AS HURRICANE Florence slammed into the coast of the United States in recent days, Donald Trump was obsessing over the death toll of another storm, Maria, which devastated the American territory Puerto Rico last year and left most of its residents without power.
A painstaking analysis conducted by George Washington University and commissioned by the Puerto Rican government has concluded 2,975 people died in Hurricane Maria’s wake, a toll rivalling that of the September 11 terrorist attacks in 2001.
Mr Trump believes that figure has been inflated by his political opponents to make him look bad.
“Three thousand people did not die in the two hurricanes that hit Puerto Rico. When I left the island, AFTER the storm had hit, they had anywhere from six to 18 deaths. As time went by it did not go up by much,” Mr Trump tweeted yesterday.
“Then, a long time later, they started to report really large numbers, like 3000. This was done by the Democrats in order to make me look as bad as possible when I was successfully raising billions of dollars to help rebuild Puerto Rico.
“If a person died for any reason, like old age, just add them onto the list. Bad politics. I love Puerto Rico!”
So, does the president’s rather stunning conspiracy theory have any merit? Let’s take a closer look at the study.
“When Trump visited the island territory last October, OFFICIALS told him in a briefing 16 PEOPLE had died from Maria.” The Washington Post. This was long AFTER the hurricane took place. Over many months it went to 64 PEOPLE. Then, like magic, “3000 PEOPLE KILLED.” They hired….
— Donald J. Trump (@realDonaldTrump) September 15, 2018
….GWU Research to tell them how many people had died in Puerto Rico (how would they not know this?). This method was never done with previous hurricanes because other jurisdictions know how many people were killed. FIFTY TIMES LAST ORIGINAL NUMBER – NO WAY!
— Donald J. Trump (@realDonaldTrump) September 15, 2018
Maria struck Puerto Rico on September 20, 2017 and cut power to 80 per cent of the island.
Thousands of sick and elderly people were left without water, electricity or medicine for months, with America’s emergency department FEMA stretched woefully thin.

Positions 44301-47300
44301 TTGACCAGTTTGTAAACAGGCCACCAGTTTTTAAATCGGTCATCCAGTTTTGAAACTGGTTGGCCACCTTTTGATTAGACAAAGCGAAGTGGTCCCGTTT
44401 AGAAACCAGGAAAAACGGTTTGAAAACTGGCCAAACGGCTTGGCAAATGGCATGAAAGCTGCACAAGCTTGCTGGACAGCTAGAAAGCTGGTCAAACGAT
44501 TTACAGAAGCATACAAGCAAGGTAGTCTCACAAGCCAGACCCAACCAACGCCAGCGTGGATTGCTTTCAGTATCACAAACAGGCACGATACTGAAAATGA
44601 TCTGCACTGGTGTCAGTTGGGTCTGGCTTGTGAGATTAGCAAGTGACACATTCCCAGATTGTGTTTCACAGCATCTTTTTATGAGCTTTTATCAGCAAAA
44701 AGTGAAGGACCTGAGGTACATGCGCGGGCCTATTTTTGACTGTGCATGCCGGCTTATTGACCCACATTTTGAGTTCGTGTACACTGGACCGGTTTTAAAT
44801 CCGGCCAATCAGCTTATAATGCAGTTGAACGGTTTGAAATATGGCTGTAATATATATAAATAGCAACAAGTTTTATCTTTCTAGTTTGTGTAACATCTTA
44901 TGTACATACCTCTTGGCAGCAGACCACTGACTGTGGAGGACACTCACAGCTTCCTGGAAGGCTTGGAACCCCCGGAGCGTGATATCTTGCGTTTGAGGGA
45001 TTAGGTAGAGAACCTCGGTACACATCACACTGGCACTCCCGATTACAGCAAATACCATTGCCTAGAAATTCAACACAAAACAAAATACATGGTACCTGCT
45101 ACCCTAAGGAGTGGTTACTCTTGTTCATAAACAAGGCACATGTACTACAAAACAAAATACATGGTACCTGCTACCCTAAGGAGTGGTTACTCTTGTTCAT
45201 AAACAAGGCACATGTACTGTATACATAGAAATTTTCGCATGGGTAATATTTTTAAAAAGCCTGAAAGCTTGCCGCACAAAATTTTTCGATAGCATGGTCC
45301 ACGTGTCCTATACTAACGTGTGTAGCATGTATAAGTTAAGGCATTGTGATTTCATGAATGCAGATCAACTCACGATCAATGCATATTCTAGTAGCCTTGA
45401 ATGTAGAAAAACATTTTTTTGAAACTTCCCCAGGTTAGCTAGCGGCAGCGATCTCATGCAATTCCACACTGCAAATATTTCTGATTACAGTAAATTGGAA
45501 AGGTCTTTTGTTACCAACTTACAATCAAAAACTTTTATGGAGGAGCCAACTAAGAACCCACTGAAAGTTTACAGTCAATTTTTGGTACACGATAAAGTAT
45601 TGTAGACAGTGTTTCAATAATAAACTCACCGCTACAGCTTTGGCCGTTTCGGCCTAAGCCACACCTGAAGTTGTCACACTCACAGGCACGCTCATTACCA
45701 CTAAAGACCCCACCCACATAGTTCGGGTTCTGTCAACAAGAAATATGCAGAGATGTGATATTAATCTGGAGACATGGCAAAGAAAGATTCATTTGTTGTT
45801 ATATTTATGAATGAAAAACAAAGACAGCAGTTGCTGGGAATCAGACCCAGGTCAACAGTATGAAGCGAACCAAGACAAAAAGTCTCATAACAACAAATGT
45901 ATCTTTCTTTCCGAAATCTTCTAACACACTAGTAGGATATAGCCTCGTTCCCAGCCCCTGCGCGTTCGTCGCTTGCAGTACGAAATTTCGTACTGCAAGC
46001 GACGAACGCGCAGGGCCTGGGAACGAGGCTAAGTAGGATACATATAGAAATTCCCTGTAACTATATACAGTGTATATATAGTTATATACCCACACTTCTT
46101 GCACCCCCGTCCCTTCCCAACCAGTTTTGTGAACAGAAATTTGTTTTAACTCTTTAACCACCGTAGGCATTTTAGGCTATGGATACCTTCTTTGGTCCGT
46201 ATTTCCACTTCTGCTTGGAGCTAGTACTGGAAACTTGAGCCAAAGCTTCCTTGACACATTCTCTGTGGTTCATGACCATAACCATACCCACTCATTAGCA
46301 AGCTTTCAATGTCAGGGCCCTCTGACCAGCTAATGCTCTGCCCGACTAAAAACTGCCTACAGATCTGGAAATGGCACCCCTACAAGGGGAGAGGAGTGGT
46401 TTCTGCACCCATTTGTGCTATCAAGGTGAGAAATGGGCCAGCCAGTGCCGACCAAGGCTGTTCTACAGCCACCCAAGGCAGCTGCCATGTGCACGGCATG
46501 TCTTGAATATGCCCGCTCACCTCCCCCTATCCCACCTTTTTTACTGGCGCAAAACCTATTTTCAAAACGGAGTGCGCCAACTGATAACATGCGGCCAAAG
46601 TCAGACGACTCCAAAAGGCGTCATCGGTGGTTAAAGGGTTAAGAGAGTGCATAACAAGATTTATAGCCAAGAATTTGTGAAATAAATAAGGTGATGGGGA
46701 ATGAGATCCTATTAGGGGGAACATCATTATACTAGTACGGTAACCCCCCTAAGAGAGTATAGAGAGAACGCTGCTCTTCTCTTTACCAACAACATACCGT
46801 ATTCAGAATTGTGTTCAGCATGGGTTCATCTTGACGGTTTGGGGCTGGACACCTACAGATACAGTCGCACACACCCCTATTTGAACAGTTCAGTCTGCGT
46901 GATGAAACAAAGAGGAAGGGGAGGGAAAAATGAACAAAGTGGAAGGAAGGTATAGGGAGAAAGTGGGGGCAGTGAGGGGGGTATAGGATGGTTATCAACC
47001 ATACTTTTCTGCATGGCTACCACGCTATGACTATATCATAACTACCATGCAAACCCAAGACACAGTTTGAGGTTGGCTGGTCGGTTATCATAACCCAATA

In the fortnight after the storm, as Mr Trump made a quick, four-hour visit to the island, the official death toll did indeed stand at 16, as he has claimed. But according to experts on the ground, that toll was woefully inaccurate.
Competing estimates started to appear in the ensuing months, some of which put the true toll at over 1,000.
So, how did George Washington University calculate its figure of 2,975?
It examined the number of “excess deaths” in the six months after Maria hit. Emphasis on the word excess.
“Our excess mortality study analysed past mortality patterns (mortality registration and population census data from 2010 to 2017) in order to predict the expected mortality if Hurricane Maria had not occurred (predicted mortality) and compare this figure to the actual deaths that occurred (observed mortality),” the study says.
It found there were 3000 more deaths than would usually be expected during those six months.
Those deaths can be attributed to the effects of the hurricane, particularly the lack of access to health care among Puerto Rico’s poorer residents.
In response to Mr Trump, the study’s authors have called it “the most accurate and unbiased estimate of excess mortality to date”.
Why is Mr Trump so sensitive about the reported death toll? It might be because he was accused of providing insufficient support to Puerto Rico in Maria’s aftermath.
He came under fire for jetting off on a golf trip while the mayor of the island’s biggest city, San Juan, pleaded for more help.